On the day after the inauguration many thousands are expected to take part in the 'Women's March on Washington". Organizers who began planning the event last November shortly after the presidential election say the objective is to bring national attention to women and other groups who feel they have been marginalized. We'll hear different perspectives on who's going, who isn't and its possible political impact.
Guest Host: Susan Page
Nikola Tesla played a powerful role in the electrical revolution that transformed life at the turn of the 20th century. Born to a Serbian family in Croatia, he studied engineering in Austria before immigrating to America in 1884. He arrived penniless in New York, and within a decade, rivaled Thomas Edison as a celebrity scientist. His inventions, patents and theoretical work formed the basis of modern AC electricity, and contributed to the development of radio and wireless communication. A new biography draws on original papers from Tesla’s private and public life to examine what, why and how he invented.
- W. Bernard Carlson professor of science, technology, society and history at the University of Virginia; author of "Technology in World History" and "Innovation as a Social Process."
Read An Excerpt
Excerpted from “Tesla: Inventor Of The Electric Age” by W. Bernard Carlson. Copyright © 2013 by W. Bernard Carlson. Excerpted by permission of Princeton University Press. All rights reserved.
MS. SUSAN PAGEThanks for joining us. I'm Susan Page of USA Today sitting in for Diane Rehm. Inventor Nikola Tesla has been celebrated as a figure second only to Leonardo Da Vinci in his technological virtuosity. An astute self-promoter and gifted showman he cultivated a public image of the eccentric genius.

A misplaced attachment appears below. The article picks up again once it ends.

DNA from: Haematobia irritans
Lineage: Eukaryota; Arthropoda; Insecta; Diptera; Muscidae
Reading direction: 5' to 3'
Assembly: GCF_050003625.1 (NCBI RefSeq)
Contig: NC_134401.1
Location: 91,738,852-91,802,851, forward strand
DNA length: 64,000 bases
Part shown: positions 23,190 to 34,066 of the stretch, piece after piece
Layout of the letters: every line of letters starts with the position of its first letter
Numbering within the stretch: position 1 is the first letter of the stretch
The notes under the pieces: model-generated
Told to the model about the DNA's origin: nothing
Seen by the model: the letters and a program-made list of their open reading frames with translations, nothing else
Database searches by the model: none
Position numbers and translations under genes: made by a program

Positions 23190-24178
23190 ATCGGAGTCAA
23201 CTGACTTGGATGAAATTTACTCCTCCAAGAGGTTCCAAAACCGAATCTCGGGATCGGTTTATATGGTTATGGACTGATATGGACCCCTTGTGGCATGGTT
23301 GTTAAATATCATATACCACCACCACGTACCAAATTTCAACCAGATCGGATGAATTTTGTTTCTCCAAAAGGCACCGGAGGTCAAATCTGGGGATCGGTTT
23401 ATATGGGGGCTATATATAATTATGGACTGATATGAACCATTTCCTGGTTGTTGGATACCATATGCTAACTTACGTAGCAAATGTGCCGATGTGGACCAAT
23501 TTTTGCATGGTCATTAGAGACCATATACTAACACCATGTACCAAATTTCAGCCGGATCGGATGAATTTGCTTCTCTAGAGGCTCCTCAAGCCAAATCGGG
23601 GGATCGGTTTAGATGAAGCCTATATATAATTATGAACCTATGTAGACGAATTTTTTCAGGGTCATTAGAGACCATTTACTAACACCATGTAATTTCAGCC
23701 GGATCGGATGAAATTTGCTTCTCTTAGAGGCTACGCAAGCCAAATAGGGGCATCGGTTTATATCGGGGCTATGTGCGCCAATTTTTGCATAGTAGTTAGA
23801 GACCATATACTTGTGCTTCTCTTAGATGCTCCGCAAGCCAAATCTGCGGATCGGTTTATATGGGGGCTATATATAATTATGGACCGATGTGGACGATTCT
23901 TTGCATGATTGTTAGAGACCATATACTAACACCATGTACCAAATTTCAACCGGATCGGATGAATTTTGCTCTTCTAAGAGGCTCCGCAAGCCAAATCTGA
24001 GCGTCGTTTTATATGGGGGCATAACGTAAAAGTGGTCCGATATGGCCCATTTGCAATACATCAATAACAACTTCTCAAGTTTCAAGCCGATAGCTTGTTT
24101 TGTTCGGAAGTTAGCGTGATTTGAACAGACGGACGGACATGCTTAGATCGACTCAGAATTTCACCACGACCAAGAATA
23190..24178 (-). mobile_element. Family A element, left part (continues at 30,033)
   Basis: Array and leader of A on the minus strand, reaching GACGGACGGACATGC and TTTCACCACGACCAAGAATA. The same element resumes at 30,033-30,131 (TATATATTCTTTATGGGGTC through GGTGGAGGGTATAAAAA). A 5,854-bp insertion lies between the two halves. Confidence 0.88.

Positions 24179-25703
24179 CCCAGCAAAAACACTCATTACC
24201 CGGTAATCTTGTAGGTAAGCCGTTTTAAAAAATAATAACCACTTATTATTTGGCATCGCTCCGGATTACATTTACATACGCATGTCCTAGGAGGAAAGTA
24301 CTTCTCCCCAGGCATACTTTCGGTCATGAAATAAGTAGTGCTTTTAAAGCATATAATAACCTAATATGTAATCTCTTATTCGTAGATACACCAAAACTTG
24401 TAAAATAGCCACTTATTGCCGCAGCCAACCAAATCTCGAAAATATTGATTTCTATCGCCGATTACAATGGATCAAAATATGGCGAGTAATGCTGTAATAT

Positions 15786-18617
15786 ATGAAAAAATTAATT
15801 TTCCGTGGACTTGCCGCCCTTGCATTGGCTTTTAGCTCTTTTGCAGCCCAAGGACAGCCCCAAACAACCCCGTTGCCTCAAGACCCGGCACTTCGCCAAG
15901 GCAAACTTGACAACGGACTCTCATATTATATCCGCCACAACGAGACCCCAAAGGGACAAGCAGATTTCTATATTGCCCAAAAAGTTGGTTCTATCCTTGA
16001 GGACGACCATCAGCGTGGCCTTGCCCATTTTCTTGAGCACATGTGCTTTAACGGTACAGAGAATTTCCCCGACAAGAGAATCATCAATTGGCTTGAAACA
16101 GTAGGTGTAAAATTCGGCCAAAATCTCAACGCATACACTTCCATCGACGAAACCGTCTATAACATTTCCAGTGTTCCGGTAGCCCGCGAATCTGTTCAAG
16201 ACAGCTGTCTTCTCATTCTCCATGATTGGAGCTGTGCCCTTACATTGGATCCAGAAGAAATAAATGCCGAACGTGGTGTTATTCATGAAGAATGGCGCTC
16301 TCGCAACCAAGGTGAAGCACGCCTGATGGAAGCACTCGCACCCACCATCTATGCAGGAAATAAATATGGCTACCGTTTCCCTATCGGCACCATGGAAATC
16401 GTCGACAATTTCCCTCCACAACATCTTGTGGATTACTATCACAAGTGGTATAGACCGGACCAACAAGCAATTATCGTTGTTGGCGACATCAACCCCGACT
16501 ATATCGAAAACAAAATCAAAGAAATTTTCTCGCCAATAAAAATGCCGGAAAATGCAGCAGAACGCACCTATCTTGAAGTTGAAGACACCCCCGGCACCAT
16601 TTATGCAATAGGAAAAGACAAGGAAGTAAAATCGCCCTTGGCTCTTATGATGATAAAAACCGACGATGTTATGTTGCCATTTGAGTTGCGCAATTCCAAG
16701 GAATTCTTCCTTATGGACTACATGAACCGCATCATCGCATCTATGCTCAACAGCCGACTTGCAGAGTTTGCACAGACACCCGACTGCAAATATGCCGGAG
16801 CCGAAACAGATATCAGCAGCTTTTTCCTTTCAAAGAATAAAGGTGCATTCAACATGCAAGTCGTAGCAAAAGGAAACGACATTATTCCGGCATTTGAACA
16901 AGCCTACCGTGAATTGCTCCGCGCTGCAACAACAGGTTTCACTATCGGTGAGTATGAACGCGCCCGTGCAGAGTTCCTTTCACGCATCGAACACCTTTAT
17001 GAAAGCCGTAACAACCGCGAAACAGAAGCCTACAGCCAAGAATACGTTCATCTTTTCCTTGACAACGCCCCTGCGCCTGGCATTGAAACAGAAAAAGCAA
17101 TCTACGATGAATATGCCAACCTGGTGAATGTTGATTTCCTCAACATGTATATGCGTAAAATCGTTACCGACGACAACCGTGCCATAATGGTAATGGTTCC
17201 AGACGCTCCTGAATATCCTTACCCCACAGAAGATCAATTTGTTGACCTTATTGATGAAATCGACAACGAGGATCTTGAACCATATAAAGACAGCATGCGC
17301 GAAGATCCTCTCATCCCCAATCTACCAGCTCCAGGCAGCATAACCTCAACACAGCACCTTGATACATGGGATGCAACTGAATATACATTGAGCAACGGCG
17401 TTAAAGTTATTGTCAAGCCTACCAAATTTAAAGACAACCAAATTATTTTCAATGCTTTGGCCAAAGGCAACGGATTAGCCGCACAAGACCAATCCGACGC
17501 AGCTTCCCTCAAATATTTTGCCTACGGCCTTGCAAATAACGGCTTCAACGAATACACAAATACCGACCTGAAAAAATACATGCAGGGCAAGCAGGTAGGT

MS. SUSAN PAGEA new biography draws on original documents from Tesla's personal and public life to demystify the legend and illuminate his approach to invention. Author W. Bernard Carlson joins me in the studio. He is a professor of science, technology and society at the University of Virginia and his new book is titled "Tesla: Inventor of the Electrical Age." Welcome to "The Diane Rehm Show."
MR. W. BERNARD CARLSONIt's great to be here.
PAGEWe invite our audience to join our conversation later in this hour. You can call our toll free number, its 1-800-433-8850. You can send us an email to email@example.com or find us on Facebook or Twitter. So today is actually the 157th birthday of Nikola Tesla. Tell us about his birth.
CARLSONThat's right, today is his birthday. He was born at the stroke of midnight between the 9th and the 10th of July and he always celebrated the 10th as his birthday. When he was born there was a terrible thunderstorm with lightening and the midwife said to his mother, "He'll be a child of darkness." And his mother without missing a beat said, "No, he'll be a child of light."
PAGENow, that is such a perfect little anecdote. Do you think it's true?
CARLSONI think it's true. I think it reflects very clearly his mother and his mother's optimism and her enthusiasm for what was going to happen to her children.
PAGENow the subtitle of your book is "Tesla: Inventor of the Electrical Age" and I wonder, would an advocate of Thomas Edison say no, Thomas Edison is the inventor of the electrical age?
CARLSONWell, I think that they were both equally important in the development of the electrical revolution that reshaped America in the late 19th century and in fact the newspapers at that time would often run stories where they would say, "interview the two wizards of electricity," and then they would proceed to ask Edison his opinion and they would ask Tesla what he thought and the two of them would often take very different sorts of approaches.
CARLSONAnd both of them were absolutely needed, in fact, there's an interesting Tesla-Edison rap video that was recently done and in that, of course, they basically have Edison and Tesla argue and go through sort of a duel and I actually wrote a little piece that I put on the "Daily Dot" about 10 days ago and the point I made is that for a successful economy like the American economy, you need both sorts of fellows.
CARLSONYou need inventors who can do the visionary thing, which Tesla was a master at, but you also need the people that can the hardheaded practical things and that was what Edison was good at. So we need both of them.